Guzman’s cathedral was constructed in the mid-20th century and lost one of its towers in the earthquake of 1985. Almost all cathedrals in colonial cities in México have an esplanade in front for social and religious occasions. In Guzman a street crosses right in front of it so our project intended to recover this public space of social interaction.
Given the hot climate and the lack of shade, fountains were embedded in the pavement to refresh during the day and to be a spectacle at night. The design for the pavement was an abstract interpretation of the concentric circles formed on puddles by raindrops. The local goverment selected this plaza as the first construction phase of the Guzman City masterplan.
They planned to finish it before their term ended as a farewell gift to the city and the culmination of their multiple accomplishments. The construction was finish two monts before they left office and the project was received with heated controversy: the young and open-minded favored it while the more conservative saw it as an aberration and a personal threat.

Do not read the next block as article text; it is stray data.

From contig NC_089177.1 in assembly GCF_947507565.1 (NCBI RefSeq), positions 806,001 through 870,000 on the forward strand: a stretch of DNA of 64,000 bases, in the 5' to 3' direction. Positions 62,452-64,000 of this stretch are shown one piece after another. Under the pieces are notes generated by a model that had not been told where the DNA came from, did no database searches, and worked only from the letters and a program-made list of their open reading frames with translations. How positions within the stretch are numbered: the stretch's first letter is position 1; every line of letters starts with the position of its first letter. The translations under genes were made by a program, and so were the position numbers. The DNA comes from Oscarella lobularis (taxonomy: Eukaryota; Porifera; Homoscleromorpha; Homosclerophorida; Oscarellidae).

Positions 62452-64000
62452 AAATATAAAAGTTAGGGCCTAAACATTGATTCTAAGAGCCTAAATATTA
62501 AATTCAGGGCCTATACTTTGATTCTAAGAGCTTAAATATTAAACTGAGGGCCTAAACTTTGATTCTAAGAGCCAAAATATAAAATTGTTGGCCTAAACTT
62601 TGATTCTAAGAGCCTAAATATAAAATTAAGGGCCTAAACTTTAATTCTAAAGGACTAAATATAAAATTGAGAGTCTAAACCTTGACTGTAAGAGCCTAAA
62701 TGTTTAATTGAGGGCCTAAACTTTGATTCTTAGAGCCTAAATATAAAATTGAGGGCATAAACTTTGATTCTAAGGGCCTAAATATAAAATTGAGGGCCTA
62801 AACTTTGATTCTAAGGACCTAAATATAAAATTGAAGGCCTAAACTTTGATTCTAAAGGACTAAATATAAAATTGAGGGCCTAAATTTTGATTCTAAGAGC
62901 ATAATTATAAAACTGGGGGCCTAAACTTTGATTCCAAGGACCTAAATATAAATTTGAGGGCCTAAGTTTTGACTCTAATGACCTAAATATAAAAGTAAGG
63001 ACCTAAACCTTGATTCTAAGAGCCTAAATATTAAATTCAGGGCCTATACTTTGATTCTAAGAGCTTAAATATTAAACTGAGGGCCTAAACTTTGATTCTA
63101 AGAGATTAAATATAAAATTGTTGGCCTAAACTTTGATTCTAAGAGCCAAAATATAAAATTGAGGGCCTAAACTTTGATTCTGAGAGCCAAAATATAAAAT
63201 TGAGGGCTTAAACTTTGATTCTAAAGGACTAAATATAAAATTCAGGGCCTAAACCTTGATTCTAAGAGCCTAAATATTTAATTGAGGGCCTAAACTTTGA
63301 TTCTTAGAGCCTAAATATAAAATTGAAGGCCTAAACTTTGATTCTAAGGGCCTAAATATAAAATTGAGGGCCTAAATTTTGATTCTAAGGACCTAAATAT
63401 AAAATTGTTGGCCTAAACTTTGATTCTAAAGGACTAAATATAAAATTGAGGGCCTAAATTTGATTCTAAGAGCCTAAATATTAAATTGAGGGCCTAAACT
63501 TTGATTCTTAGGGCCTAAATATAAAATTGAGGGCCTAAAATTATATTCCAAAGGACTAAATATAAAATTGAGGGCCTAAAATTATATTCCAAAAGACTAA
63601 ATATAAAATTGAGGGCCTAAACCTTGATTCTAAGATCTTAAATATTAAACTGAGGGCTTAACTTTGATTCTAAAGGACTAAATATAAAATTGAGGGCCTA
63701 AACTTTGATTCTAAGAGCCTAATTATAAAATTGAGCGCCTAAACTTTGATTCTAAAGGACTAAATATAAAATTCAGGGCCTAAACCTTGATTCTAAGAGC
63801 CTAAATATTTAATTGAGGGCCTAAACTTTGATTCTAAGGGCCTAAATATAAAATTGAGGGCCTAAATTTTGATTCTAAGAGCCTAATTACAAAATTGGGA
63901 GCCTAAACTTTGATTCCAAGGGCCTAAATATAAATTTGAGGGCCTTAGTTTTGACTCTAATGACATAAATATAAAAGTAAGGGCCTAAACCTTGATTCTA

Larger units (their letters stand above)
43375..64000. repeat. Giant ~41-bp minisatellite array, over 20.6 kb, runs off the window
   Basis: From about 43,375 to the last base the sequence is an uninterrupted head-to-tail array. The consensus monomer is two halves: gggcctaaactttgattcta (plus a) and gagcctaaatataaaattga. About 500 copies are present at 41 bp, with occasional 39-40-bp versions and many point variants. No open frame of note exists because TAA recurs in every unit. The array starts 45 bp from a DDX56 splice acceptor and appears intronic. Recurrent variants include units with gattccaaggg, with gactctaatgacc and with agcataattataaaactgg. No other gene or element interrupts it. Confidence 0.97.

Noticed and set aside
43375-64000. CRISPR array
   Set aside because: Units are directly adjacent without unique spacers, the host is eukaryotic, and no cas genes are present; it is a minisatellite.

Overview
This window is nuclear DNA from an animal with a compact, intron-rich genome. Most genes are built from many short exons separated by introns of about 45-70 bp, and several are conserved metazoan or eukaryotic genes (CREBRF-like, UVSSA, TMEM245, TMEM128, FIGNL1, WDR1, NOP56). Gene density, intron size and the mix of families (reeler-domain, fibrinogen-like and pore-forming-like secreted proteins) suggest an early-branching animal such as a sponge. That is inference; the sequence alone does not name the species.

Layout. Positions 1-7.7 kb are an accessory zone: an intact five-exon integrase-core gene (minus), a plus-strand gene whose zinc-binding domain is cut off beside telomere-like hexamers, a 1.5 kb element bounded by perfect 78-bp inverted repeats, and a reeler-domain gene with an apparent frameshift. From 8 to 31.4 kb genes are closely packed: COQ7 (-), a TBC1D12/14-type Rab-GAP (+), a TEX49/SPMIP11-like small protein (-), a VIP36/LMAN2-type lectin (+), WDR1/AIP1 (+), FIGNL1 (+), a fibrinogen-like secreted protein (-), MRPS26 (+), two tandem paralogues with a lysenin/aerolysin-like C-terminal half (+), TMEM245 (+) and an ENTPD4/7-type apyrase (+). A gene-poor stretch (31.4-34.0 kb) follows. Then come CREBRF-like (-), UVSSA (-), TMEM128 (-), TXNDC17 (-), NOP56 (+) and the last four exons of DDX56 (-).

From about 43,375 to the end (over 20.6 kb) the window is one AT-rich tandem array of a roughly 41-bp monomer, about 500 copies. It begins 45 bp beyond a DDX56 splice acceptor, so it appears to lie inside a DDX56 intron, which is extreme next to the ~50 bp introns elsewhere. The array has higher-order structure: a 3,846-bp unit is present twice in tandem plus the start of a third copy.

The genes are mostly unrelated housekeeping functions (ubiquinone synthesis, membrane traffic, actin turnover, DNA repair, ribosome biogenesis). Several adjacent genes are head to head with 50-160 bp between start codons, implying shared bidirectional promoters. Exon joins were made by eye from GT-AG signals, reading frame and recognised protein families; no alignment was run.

The opposing party won the elections and, as in common in almost all goverments, would not give continuity to the next phases of the masterplan.
An article in the local newspaper supported by a public survey evaluated The Fountain Plaza as one of the worst projects realized in the term of the past administration. After six monts of use, the plaza, the plaza proved its virtues and is now cherished by the locals. The city gained a new public space. The Fountain Plaza was also awarded “Best urban project” in the Biennal of Mexican Architecture 2010.